It feels like just about every week, I’ve been listing a potential OAD play who isn’t viable on too many other occasions. Louis Oosthuizen and Tyrrell Hatton certainly fit the bill in that they’re good enough to be picked, obviously, but it’s tough to find a perfect tourney for them. Same goes for Macintyre, who should enjoy the local conditions if the wind blows, as it usually does at this one. There’s some win equity here for a guy who already has that Masters invitation but is still seeking full-time PGA TOUR status.
Rickie Fowler (+7000)
I get it. If you’ve taken Fowler as an OAD selection at any point in the past year, he’s likely burned you – and if you haven’t taken him, it’s because you’ve been paying attention to those results.
It’s been less than three months since he ended 2021 at 85th on the OWGR; he’s now some 50 spots worse. That’s a dramatic decline, so why should we consider him here?
A few reasons: He’s finished T17 in each of his two starts at this event; he’s one of the game’s more creative wind players; and the opportunity to qualify for a major where he owns five career top-12 finishes should serve as motivation to go for broke this week.
Matthew NeSmith (+10000)
Fresh off a T3 at the Valspar in his last start, I had NeSmith on my SiriusXM PGA TOUR Radio show “Hitting the Green” a few days afterward — and he was very insightful about that search for success. He revealed that Jason Day told him not long ago, “Try softer,” which is essentially the opposite of, “Try harder.” It doesn’t mean actually trying any less, but just not stressing out about it as much.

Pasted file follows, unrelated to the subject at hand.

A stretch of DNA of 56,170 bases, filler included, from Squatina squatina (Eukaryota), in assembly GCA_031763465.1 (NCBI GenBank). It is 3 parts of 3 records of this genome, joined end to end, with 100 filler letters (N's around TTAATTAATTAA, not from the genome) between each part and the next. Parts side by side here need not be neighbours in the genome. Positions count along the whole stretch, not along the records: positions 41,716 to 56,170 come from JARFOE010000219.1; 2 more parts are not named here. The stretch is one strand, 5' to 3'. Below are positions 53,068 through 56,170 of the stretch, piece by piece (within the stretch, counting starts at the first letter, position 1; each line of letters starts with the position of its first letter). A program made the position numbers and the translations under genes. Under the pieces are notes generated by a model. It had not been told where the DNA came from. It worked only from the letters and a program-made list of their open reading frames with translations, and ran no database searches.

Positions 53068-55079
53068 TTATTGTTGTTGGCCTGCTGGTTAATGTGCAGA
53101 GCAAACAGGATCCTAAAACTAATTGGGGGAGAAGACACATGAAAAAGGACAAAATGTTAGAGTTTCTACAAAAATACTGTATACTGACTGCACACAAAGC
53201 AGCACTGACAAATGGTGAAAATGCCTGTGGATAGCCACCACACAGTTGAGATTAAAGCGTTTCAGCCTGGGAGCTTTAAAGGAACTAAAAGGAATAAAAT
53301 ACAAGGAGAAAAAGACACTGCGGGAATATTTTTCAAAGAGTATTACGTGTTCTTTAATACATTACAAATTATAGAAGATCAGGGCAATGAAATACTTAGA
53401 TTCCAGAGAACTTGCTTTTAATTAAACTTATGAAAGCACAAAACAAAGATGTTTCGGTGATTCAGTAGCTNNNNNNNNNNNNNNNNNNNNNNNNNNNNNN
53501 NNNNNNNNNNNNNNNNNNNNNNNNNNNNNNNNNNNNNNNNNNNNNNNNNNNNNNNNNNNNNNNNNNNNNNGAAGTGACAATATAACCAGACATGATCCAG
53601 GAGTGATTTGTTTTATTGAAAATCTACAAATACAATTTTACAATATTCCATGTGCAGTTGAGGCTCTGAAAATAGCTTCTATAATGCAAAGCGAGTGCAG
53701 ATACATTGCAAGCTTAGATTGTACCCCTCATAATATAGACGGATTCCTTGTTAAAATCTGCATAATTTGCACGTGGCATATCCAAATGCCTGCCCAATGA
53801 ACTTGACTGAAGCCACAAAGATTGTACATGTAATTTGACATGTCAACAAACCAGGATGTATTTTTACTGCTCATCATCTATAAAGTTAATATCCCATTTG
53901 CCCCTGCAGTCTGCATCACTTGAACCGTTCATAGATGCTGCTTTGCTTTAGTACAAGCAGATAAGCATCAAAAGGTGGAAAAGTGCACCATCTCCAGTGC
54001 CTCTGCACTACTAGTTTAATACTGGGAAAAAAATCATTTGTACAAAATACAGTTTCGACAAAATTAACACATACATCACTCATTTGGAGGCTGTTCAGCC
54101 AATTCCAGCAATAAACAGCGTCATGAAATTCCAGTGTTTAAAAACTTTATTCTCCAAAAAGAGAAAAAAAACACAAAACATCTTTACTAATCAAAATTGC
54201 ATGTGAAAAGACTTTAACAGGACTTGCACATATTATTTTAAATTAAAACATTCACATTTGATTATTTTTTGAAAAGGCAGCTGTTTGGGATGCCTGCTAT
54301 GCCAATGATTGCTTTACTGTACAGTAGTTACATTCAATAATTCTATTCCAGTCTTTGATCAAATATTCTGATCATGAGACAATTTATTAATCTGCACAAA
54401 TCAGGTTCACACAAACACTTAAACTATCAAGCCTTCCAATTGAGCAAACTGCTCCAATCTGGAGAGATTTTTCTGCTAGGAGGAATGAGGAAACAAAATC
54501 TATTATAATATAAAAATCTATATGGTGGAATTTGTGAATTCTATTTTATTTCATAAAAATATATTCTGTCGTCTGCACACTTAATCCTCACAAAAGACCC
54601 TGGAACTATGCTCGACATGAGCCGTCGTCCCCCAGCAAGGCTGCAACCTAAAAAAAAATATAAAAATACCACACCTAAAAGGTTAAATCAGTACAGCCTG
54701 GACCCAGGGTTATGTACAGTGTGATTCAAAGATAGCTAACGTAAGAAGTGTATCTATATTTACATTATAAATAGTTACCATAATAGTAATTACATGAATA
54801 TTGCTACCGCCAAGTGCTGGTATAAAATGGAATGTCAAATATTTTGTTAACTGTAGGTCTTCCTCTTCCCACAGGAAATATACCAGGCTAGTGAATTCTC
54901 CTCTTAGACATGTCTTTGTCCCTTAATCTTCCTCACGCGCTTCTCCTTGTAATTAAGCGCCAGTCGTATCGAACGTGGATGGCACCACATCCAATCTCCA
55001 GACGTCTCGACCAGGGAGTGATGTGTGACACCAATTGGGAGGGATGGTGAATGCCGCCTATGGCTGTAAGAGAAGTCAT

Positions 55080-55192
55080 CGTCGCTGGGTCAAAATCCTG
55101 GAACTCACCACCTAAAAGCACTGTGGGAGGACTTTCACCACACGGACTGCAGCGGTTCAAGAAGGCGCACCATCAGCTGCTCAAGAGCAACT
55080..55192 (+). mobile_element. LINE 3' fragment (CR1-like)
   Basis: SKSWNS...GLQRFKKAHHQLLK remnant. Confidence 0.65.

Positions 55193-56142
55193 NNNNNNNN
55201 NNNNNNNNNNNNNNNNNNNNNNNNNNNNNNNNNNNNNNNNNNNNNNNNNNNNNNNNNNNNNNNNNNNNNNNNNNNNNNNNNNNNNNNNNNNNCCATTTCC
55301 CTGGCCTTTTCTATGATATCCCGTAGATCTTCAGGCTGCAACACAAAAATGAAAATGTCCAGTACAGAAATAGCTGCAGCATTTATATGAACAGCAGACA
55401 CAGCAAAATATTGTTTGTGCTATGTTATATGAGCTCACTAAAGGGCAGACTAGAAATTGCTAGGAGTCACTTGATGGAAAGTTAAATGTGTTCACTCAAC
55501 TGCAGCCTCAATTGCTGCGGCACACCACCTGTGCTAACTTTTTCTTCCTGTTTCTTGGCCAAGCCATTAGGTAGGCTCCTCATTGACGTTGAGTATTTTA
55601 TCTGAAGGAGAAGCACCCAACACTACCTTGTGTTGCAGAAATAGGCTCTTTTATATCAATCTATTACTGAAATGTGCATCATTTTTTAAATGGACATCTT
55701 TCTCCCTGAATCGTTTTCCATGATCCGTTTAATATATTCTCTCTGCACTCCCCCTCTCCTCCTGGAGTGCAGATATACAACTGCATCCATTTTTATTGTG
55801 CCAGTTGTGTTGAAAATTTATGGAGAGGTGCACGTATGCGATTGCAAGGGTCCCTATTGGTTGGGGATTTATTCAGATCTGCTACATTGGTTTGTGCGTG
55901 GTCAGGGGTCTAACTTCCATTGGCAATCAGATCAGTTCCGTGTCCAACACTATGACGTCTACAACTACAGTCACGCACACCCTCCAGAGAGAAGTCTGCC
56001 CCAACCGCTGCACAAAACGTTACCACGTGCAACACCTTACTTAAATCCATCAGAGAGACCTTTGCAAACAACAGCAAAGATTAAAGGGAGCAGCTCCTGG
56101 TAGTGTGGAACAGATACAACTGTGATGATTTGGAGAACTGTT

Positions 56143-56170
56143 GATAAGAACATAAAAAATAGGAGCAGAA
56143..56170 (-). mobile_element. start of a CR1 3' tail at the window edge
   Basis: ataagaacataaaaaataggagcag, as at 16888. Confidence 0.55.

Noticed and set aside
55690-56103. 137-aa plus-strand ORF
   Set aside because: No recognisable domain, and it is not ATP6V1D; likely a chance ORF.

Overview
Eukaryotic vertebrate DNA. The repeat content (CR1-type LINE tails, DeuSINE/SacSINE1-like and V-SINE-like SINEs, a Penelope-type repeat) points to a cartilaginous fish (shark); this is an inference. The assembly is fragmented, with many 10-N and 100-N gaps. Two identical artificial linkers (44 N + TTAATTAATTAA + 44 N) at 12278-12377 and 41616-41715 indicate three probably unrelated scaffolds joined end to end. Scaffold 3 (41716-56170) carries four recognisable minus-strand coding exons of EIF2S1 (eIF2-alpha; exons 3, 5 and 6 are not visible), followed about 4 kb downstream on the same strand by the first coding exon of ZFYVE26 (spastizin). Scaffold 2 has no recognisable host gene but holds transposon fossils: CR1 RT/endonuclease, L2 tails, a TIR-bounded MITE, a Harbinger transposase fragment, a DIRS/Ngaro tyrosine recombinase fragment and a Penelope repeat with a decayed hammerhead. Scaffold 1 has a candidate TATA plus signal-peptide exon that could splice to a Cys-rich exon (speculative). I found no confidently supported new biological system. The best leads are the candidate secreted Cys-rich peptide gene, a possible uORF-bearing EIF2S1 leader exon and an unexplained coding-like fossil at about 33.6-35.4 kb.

In any case, he certainly seems like he’s in a good place right now, so I don’t mind taking a shot on him parlaying one top finish into another.
One player to finish top-five.
Branden Grace (+2500)
For me, Grace epitomizes the rationale behind sticking with a player until he pays off. There have been slight signals that the man once ranked as high as 10th in the world is ready to return to something close to that prominence.
This feels like the right spot for him to take that next step, as he’s finished 23rd-10th-9th-30th in his last four starts at this one. I’ll sprinkle some on him outright, but top-five/10 props feel like nice hedges.
One player to finish top-10.
Taylor Moore (+700)
A native of nearby Oklahoma, Moore played his college golf at Arkansas, all of which suggests he’s played a few windy rounds in his day.
His initial PGA TOUR season has been a mixed bag so far, but he’s shown that when he’s striking it well, he can post some solid results. While his 13 starts include just a single top-10, this is a place where I’ve had him targeted for a while, as it should suit his style.
One player to finish top-20.
Matt Kuchar (+300)
This isn’t the same Kuchar who not that long ago was racking up big-money paychecks on a seemingly weekly basis. But at 43, he also isn’t done playing decent golf, as evidenced by his T16 at the Valspar in his most recent start.
Over the past decade at the Texas Open, he’s never missed a cut and owns five top-20 results, which should offer some optimism in picking him to replicate that feat.
One player to finish top-30.
The world’s third-ranked amateur should follow the same blueprint we’ve seen from other top collegians in recent years, which is to say, he won’t exactly be too starry-eyed to compete against some of the game’s best pros.
The Sweden native has played six events on the Nordic Golf League circuit and won two of ‘em. He finished T30 in his lone DP World Tour start. He’s 1-for-2 making the cut on the PGA TOUR so far. Add in the fact that the Texas Tech junior owns a win and a fifth-place finish in his last two collegiate events, and all signs point to him having another solid week at this one.
One player to finish top-40.
Austin Smotherman (+170)
He missed the cut at last week’s Corales Puntacana event, but the PGA TOUR rookie still owns top-40 finishes in three of his last six starts. If you’re playing top-40s, you might as well take a few shots and this one should own some value.
DFS Free Bingo Square
A safe plug-and-play option for DFS.